The outbreak of coronavirus could result in 11,600 job losses in the aviation industry in Bangladesh, according to an estimate of the International Air Transport Association (IATA).
The pandemic will cause a loss of $69 million or around Tk600 crore from the GDP (Gross Domestic Product) which is supported by the aviation industry, according to the IATA projection.
IATA on March 23 sent a letter to Prime Minister Sheikh Hasina calling for providing both immediate and medium-to-long term assistance to the airlines and its employees.
Currently, the aviation industry is supporting 129,000 jobs and IATA was expecting 140,000 more jobs by 2038 amid faster growth of the industry.
But the coronavirus has caused the industry to stray from its growth curve, raising concern of a 9 percent job loss instead of new job creation, IATA says.
The job loss is already here in the industry as Regent Airways, a local private airline, grounded its fleet for three months recently amid flight suspension over the coronavirus outbreak forcing Regent to cut its staff by 600.
Biman Bangladesh Airlines, the country's national carrier, made a 10 percent salary cut of its staff and cancelled overtime and other extra benefits. The cut in salary and other benefits affected its 5,173 employees.
Prior to the outbreak of coronavirus, Bangladesh's air transport industry's economic contribution was estimated at $769 million or Tk6,500 crore contributing 0.3 percent to the GDP.
In the letter to the prime minister, the IATA said that travel restrictions and other measures adopted by the governments have made most international air services economically unviable or operationally impossible, resulting in a rapid shrinking of the global air transport network.
IATA estimated that Covid-19 could result in a 9 percent loss in passenger volumes in Bangladesh in 2020.
Loss in passengers will wipe out $190 million or Tk1,615 crore revenue from airline operators in a single year in 2020.
Earlier, IATA in a report titled "The Importance of Air Transport to Bangladesh" forecasted that air transport in Bangladesh to grow at 8.4 percent every year until 2038 under the current trends scenario.
In 2018, air passenger flow was 7.2 million which will improve to 19.3 million by 2038.
The rise in air transport will add 6 lakh air passengers annually with a total 12.1 million passenger departures by 2038.
This increased demand will create around 7,000 jobs every year, according to the report.
However, the outbreak of coronavirus changed the entire scenario of the aviation industry making the IATA's projection invalid.
The aviation industry is facing this crisis at a time when the government started a mega investment for the expansion of Hazrat Shahjalal International Airport (HSIA) aiming to improve air transport service to international standard.
With an investment of Tk21,399 crore, the government will build the much anticipated Terminal-3 which will bring a massive transformation of the existing airport in terms of capacity and security upgradation.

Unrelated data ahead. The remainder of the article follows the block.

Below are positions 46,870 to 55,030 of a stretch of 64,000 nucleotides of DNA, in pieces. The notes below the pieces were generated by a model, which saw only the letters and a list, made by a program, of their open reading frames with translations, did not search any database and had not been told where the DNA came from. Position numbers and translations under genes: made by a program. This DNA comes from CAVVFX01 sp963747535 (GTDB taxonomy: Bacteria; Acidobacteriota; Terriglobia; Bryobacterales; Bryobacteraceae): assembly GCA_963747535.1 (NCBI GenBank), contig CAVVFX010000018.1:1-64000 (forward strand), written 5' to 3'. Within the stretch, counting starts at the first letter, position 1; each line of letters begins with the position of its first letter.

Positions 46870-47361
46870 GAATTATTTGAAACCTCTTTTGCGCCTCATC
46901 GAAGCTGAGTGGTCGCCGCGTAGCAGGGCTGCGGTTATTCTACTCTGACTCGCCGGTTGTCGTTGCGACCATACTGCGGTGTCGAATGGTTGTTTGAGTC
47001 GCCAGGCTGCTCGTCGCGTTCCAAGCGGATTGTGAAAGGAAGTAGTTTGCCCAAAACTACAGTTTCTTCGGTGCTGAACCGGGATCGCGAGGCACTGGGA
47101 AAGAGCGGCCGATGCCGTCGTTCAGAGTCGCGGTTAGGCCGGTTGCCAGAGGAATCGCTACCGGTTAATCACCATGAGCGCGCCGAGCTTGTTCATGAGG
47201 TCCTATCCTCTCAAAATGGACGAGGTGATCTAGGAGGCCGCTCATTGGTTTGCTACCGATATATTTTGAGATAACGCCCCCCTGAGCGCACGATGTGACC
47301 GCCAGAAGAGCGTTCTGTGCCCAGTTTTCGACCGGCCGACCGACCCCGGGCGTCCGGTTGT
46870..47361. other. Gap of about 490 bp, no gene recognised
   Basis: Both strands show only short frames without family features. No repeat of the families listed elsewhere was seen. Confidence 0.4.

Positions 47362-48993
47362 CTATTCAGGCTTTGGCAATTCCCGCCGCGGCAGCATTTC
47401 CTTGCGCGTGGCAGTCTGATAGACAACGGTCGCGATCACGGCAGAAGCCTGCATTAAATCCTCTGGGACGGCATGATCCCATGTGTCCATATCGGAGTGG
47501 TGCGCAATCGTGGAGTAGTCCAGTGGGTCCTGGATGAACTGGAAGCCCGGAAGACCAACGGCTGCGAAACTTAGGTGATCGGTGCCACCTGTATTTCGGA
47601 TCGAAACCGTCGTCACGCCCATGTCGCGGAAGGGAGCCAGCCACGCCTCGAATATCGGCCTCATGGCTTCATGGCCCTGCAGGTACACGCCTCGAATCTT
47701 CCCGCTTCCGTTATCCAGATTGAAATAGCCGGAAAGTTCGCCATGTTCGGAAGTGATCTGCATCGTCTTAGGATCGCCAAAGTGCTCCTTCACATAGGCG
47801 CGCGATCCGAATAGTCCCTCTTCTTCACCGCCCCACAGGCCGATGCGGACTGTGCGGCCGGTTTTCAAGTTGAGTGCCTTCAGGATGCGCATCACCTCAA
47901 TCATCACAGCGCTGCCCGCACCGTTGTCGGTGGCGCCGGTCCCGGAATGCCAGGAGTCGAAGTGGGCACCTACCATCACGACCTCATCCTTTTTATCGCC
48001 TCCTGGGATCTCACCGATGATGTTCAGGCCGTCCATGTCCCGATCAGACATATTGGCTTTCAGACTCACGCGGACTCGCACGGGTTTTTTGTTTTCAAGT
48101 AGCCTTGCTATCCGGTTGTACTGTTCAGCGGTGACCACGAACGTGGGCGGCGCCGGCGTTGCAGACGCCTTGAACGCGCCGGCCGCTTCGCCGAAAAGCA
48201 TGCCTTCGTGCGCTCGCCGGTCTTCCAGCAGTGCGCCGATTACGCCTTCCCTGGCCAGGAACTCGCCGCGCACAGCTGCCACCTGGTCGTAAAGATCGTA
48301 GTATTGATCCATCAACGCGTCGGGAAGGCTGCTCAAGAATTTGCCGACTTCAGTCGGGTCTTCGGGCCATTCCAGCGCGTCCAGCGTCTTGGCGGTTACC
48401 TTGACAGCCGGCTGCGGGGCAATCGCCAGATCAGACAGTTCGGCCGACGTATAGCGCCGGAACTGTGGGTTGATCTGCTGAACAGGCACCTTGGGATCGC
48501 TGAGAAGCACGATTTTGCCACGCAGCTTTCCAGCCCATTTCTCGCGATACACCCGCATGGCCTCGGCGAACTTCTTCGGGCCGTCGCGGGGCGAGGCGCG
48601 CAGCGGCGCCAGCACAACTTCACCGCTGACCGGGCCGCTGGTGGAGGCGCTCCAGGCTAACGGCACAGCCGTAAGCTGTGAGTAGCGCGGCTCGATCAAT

IATA calls for three kinds of government support
The IATA called on the government to plan a comprehensive rescue package including three kinds of urgent measures for economic recovery of the industry.
Direct financial support
IATA advised to provide direct financial support to compensate for reduced revenues and liquidity crisis caused by travel restrictions imposed as a result of COVID-19.
Loans, loan guarantees
Commercial banks may be reluctant to extend credit to airlines in the present situation. In this perspective, the government or the central bank can provide loans, loan guarantees and support for the corporate bond market either directly to the airlines or to commercial banks. The corporate bond market is a vital source of cash, but the eligibility of corporate bonds for central bank support needs to be extended and guaranteed by the government to provide access, according to IATA.
Rebates on payroll taxes paid to date in 2020 or an extension of payment terms for the rest of 2020, along with a temporary waiver to provide access.
Financial support is likely to be needed for at least six months, possibly longer, depending on the duration of the outbreak, said the IATA.
"We are planning to consider airport charges only for local airlines to recover from the current crisis" said Md. Mohibul Haque, senior secretary of the Ministry of Civil Aviation and Tourism.
The ailing aviation industry will affect other export oriented businesses which depend on air transport, said Ashish Rai Choudhury, aviation expert and former chief operating officer of Regent Airways.
He said government support is needed immediately, otherwise more airlines will ground their fleet like Regent.
The government recently announced a Tk5,000 crore ($588m) incentive for export-oriented industries that would be spent explicitly to pay wages to workers.